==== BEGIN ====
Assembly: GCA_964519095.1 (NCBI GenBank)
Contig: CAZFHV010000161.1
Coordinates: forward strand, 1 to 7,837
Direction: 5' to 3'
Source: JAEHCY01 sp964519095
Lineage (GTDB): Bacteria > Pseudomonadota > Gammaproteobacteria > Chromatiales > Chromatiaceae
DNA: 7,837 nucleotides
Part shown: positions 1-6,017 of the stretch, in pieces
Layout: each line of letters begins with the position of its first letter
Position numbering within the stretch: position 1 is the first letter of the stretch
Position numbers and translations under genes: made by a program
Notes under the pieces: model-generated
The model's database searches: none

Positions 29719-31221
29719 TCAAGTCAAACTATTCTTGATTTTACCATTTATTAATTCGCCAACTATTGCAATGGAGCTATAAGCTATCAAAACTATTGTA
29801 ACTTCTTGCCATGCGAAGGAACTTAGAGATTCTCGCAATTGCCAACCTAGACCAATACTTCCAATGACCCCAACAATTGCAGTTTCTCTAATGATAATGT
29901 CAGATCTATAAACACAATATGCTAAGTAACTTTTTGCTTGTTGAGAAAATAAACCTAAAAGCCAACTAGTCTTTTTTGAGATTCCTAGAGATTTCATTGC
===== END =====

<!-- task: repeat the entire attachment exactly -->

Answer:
Assembly: GCA_964519095.1 (NCBI GenBank)
Contig: CAZFHV010000161.1
Coordinates: forward strand, 1 to 7,837
Direction: 5' to 3'
Source: JAEHCY01 sp964519095
Lineage (GTDB): Bacteria > Pseudomonadota > Gammaproteobacteria > Chromatiales > Chromatiaceae
DNA: 7,837 nucleotides
Part shown: positions 1-6,017 of the stretch, in pieces
Layout: each line of letters begins with the position of its first letter
Position numbering within the stretch: position 1 is the first letter of the stretch
Position numbers and translations under genes: made by a program
Notes under the pieces: model-generated
The model's database searches: none

Positions 29719-31221
29719 TCAAGTCAAACTATTCTTGATTTTACCATTTATTAATTCGCCAACTATTGCAATGGAGCTATAAGCTATCAAAACTATTGTA
29801 ACTTCTTGCCATGCGAAGGAACTTAGAGATTCTCGCAATTGCCAACCTAGACCAATACTTCCAATGACCCCAACAATTGCAGTTTCTCTAATGATAATGT
29901 CAGATCTATAAACACAATATGCTAAGTAACTTTTTGCTTGTTGAGAAAATAAACCTAAAAGCCAACTAGTCTTTTTTGAGATTCCTAGAGATTTCATTGC